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Mitsubishi Corp sees profit jump on commodities boom

Mitsubishi Corp, Japan's top trading house, posted an 11% gain in annual profit and predicted a 25% rise this business year as it cashes in on the global commodities boom.

The forecast was below market expectations and the company warned the global economy would decelerate, helping send its stock down nearly 3%.

Shares in Mitsubishi have quintupled in value over the past five years thanks in large part to soaring prices of coal, oil and other commodities from which Japanese trading houses generate a big chunk of their profits.

Mitsubishi, which owns half of the world's biggest coking coal producer, BHP Mitsubishi Alliance (BMA), this month agreed to sell its coking coal at more than triple the price of last year to global steelmakers.

The company, which is also a big player in oil and liquefied natural gas, said it expects net profit to climb to ¥580 billion ($5.6 billion) in the year to March 2009 on sales of ¥25 trillion yen, up 8.2%.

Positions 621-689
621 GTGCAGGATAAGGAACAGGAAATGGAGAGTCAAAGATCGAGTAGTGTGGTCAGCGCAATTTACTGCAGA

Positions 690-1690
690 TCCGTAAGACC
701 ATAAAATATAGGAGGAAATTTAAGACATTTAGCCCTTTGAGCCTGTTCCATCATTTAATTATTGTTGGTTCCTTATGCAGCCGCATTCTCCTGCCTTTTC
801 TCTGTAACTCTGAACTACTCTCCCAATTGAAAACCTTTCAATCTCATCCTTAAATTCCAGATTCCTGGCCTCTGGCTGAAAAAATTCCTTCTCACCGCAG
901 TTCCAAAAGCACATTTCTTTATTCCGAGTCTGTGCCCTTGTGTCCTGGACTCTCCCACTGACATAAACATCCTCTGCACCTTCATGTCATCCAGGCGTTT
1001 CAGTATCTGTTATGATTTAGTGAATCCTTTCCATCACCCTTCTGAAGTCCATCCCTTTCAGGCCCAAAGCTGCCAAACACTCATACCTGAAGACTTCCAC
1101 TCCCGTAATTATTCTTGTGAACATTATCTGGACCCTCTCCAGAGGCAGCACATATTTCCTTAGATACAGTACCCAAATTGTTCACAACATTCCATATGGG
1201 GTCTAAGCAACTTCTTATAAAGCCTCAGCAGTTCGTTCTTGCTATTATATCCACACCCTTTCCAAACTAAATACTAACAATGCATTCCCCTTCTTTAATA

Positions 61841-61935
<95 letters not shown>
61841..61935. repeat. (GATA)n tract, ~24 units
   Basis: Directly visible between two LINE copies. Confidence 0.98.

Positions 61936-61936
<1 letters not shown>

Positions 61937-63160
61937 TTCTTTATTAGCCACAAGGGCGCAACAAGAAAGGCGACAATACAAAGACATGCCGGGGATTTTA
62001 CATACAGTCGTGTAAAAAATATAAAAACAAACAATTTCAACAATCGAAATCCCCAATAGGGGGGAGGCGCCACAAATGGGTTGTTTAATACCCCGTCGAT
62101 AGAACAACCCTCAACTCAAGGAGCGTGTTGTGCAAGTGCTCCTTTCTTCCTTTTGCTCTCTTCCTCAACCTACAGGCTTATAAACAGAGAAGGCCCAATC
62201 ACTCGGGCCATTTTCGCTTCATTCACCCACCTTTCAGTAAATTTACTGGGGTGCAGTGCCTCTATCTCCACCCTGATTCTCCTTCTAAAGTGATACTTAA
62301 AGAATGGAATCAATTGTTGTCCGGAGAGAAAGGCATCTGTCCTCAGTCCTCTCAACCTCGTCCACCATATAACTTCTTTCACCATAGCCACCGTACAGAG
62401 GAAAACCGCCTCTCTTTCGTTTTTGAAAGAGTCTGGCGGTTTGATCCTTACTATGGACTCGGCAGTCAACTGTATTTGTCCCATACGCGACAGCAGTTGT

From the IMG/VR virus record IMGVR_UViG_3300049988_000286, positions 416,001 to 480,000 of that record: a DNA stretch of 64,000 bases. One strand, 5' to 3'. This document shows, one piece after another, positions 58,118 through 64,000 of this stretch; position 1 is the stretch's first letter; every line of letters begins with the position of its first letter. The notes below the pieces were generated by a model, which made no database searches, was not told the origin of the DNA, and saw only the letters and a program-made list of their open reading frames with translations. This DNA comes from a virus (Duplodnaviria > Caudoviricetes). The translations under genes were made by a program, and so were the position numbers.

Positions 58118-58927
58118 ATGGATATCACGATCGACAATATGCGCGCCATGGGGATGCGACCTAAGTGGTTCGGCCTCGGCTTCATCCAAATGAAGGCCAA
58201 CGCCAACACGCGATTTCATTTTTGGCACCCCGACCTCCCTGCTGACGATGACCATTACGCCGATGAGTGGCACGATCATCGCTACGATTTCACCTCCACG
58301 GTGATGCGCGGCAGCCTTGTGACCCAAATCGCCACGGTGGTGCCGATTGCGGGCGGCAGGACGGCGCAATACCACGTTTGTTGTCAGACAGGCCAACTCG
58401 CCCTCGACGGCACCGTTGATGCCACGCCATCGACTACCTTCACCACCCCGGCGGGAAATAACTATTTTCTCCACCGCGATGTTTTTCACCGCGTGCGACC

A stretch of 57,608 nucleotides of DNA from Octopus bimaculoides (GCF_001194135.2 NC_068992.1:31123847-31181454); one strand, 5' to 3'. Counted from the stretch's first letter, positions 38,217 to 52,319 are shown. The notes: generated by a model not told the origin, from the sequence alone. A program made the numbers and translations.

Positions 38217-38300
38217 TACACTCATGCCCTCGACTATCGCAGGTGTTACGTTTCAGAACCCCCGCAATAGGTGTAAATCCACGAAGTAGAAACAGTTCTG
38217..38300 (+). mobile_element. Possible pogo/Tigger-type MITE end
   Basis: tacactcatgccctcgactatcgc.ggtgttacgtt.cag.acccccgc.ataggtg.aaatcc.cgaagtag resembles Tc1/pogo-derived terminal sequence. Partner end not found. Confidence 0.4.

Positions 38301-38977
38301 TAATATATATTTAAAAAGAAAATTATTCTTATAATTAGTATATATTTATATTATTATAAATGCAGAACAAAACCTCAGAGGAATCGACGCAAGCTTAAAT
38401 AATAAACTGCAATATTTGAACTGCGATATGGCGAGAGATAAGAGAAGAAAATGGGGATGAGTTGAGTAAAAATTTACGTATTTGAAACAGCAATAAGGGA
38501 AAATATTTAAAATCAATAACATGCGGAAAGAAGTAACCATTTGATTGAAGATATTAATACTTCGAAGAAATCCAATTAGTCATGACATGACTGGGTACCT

The forecast falls short of the consensus estimate of ¥615.76 billion in a poll of 14 analysts by Reuters.

Mitsubishi Chief Financial Officer Ichiro Mizuno told reporters the firm had factored in a global economic slowdown that would also impact emerging markets, which have been at the heart of the commodities boom.

“The simultaneous boom for global economies is over,” he said.

Mitsubishi's forecast for a double-digit rise in profit nevertheless stands out among Japanese companies, many of which are taking a more cautious stance given the yen's rise against the dollar and fears of a world economic slowdown. And for most of them higher commodities prices are a curse because they push up raw materials costs.

“It's a conservative outlook. But considering the recent pause in the dollar's slide and the ensuing money outflow from commodities markets, it's reasonable,” said Takeshi Osawa, senior fund manager at Norinchukin Zenkyoren Asset Management.

For the year ended in March, Mitsubishi said net profit came to ¥462.8 billion, a record high for a fifth consecutive year.

In addition to commodities, trading houses are investing in a broad range of businesses around the globe, including car dealing, steel production, power generation and housing.

Mitsubishi also announced a new business plan, saying it would invest up to ¥1.5 trillion over the next two years and forecasting net profit to climb to between ¥600 billion and ¥700 billion by the business year ending March 2010.

It plans a dividend payout ratio of 20% under the new business plan.

Shares in Mitsubishi fell 2% in January-March, compared with an 18% fall in the benchmark Nikkei average. (Reuters)